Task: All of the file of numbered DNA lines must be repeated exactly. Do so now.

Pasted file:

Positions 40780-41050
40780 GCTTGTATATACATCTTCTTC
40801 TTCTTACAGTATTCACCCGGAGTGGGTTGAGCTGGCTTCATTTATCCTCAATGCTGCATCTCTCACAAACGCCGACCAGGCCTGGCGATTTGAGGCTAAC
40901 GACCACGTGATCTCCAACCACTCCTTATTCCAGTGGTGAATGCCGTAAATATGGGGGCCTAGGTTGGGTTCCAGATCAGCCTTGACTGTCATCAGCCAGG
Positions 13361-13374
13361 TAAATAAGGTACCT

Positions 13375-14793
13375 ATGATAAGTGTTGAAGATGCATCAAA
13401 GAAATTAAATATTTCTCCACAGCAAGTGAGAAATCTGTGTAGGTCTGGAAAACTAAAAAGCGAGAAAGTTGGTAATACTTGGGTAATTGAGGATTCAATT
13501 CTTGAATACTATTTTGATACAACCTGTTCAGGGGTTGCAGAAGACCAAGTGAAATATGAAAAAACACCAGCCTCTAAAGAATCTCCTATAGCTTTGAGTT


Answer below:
Positions 40780-41050
40780 GCTTGTATATACATCTTCTTC
40801 TTCTTACAGTATTCACCCGGAGTGGGTTGAGCTGGCTTCATTTATCCTCAATGCTGCATCTCTCACAAACGCCGACCAGGCCTGGCGATTTGAGGCTAAC
40901 GACCACGTGATCTCCAACCACTCCTTATTCCAGTGGTGAATGCCGTAAATATGGGGGCCTAGGTTGGGTTCCAGATCAGCCTTGACTGTCATCAGCCAGG
Positions 13361-13374
13361 TAAATAAGGTACCT

Positions 13375-14793
13375 ATGATAAGTGTTGAAGATGCATCAAA
13401 GAAATTAAATATTTCTCCACAGCAAGTGAGAAATCTGTGTAGGTCTGGAAAACTAAAAAGCGAGAAAGTTGGTAATACTTGGGTAATTGAGGATTCAATT
13501 CTTGAATACTATTTTGATACAACCTGTTCAGGGGTTGCAGAAGACCAAGTGAAATATGAAAAAACACCAGCCTCTAAAGAATCTCCTATAGCTTTGAGTT